Pine Tar Soap for Itchy Skin

Pine Tar Soap for Itchy Skin

When your skin is itchy, you have every reason to try just about anything and everything to cure it. Itchiness can cause stress, difficulty with sleeping and concentrating, self-consciousness, pain, bleeding, and overall lack of comfort in your own skin. The remedy that works for others may not work for you, and vice versa.

The skin is our largest organ, and it has many jobs to do. It is our protective armor against germs and infections, weather, heat and cold, insects and parasites, chlorine in swimming pools—you name it. It regulates our body temperature by excreting sweat. It also provides us our sense of touch and our connection to the outer world. The skin is also part of the endocrine system in that it creates vitamin D in its interaction with the sun.

Your skin sheds tens of thousands of dead cells every day and is constantly producing new cells to replace them. When the body is under assault by chemical toxins or or psychological stressors, the effects are often reflected in the skin, which can produce painful, itchy rashes and lesions as a result.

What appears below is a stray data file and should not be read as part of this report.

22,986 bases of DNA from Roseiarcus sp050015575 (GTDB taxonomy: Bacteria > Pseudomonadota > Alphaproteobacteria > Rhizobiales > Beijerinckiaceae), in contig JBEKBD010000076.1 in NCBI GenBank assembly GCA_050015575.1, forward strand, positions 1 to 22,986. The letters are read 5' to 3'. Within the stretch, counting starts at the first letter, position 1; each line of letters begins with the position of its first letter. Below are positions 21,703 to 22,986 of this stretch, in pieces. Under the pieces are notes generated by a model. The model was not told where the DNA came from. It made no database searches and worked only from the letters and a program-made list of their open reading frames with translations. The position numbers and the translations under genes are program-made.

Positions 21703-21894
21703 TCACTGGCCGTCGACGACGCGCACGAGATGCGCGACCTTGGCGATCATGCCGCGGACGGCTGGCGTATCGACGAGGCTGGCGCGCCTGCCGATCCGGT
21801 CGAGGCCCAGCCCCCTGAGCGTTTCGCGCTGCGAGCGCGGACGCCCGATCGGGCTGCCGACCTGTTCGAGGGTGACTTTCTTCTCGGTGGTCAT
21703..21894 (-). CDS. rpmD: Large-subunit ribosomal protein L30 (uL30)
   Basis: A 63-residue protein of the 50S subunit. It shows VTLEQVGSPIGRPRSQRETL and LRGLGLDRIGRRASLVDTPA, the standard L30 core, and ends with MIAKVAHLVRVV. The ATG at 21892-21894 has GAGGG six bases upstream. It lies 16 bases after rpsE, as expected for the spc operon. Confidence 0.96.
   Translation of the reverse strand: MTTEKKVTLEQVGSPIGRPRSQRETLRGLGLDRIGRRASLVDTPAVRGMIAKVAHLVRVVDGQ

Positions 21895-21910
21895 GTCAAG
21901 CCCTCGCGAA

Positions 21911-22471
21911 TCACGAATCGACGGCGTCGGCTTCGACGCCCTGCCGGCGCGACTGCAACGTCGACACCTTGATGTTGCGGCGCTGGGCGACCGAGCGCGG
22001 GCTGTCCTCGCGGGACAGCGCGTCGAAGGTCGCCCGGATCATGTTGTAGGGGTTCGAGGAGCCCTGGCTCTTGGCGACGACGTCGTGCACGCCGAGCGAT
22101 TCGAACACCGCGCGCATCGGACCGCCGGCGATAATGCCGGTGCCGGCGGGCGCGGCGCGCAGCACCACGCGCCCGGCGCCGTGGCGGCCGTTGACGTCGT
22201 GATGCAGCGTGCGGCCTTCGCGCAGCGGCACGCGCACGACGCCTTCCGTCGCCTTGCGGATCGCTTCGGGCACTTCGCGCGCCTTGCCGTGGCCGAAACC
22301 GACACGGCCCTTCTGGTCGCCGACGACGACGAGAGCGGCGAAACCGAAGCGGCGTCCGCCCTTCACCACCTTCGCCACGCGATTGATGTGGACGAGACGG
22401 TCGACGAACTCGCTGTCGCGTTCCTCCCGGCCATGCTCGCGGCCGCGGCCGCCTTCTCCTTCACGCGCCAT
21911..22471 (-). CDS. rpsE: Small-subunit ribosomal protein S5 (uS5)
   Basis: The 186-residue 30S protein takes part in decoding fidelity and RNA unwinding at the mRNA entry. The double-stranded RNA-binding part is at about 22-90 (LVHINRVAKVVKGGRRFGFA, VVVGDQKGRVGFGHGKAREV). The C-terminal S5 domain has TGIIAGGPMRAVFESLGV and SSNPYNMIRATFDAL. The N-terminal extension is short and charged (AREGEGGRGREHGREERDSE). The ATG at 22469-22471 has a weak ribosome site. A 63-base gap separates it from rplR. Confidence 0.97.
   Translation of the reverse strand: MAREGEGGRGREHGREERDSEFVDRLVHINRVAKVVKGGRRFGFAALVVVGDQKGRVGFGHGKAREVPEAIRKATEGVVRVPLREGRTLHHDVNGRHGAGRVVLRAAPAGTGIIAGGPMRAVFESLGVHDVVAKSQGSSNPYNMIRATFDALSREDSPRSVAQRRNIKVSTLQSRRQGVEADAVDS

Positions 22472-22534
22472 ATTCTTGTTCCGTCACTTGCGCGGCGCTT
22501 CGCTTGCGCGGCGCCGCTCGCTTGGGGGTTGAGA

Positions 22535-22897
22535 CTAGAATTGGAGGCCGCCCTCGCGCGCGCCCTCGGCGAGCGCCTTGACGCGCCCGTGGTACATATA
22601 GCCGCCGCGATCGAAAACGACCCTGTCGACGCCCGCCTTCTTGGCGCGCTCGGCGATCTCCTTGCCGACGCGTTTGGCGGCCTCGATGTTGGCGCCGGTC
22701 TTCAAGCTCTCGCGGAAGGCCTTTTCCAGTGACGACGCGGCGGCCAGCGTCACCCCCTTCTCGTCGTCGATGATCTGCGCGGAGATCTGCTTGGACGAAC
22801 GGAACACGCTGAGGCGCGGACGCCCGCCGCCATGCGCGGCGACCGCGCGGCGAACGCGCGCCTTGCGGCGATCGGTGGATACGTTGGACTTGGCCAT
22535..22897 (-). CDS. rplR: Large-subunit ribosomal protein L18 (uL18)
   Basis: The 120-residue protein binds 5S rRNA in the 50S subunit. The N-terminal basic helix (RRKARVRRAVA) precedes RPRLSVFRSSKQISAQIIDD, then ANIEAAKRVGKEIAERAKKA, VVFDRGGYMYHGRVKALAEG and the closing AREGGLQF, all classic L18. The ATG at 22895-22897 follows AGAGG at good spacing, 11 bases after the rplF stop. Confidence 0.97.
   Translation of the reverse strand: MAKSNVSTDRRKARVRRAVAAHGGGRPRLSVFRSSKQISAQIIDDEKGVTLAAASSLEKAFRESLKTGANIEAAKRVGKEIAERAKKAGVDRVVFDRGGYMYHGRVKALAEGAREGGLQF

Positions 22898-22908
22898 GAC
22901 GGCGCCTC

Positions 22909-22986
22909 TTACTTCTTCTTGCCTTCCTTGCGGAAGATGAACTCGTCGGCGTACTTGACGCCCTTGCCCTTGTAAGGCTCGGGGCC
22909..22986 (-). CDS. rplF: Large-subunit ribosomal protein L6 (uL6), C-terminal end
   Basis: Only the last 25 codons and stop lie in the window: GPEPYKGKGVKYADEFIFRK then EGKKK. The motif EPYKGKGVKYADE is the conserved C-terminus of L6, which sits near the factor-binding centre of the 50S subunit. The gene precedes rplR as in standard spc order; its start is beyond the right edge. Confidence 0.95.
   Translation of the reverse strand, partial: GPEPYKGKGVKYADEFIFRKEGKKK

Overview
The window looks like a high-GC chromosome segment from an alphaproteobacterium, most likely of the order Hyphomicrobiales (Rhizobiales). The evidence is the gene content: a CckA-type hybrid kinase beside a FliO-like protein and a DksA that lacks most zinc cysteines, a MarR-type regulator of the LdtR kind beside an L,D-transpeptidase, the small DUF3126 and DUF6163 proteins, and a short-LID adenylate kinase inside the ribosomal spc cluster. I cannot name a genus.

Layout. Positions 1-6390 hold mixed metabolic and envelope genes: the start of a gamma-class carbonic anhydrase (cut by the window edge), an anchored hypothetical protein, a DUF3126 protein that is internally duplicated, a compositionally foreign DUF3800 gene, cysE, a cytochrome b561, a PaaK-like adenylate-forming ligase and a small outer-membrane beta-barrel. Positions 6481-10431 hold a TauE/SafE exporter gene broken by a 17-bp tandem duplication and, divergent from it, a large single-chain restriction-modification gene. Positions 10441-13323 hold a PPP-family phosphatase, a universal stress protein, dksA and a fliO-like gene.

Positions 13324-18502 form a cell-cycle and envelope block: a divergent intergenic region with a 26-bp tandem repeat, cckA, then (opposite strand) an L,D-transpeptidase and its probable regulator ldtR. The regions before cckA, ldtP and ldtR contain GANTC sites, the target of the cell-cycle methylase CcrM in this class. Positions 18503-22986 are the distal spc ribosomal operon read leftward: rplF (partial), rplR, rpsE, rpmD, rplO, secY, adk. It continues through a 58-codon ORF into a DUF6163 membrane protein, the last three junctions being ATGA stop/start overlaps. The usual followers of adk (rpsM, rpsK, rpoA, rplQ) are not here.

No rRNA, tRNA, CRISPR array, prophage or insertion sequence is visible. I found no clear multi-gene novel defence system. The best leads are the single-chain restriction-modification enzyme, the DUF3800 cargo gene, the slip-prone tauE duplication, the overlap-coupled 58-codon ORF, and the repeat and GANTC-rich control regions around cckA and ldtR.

Can pine tar soap help your skin’s defenses against the many causes of itchy skin? Let’s find out.

The Causes of Itchy Skin

The scientific name for itchy skin is “pruritus,” and it can have a range of both obvious and hidden causes. One of the greatest benefits of pine tar soap for itchy skin is that it can improve such a wide range of skin conditions. Many people use it daily as a proactive measure and to nip rashes, stings, bites, and dry skin in the bud.

Pine tar soap has a multifaceted effect on itchy skin. It’s antimicrobial, so it can help to stop the proliferation of itchy conditions that are caused by fungus or bacteria, thus addressing the problem at the source and potentially lessening the itch that is being caused by the microbes. Pine tar soap is a natural antiseptic, so it keeps the skin clean and clear of dirt and bacteria that might otherwise get into cuts and cracked or broken skin, protecting you from infection. Pine tar soap is anti-inflammatory, so it is soothing to skin that is already irritated. Along with all of these benefits, pine tar soap is also hydrating, so it has a healing effect on dry, flaky skin; dandruff; psoriasis; sunburn; and other dry, itchy skin conditions.

Here are some common causes of itchy skin, all of which may be improved by the use of pine tar soap: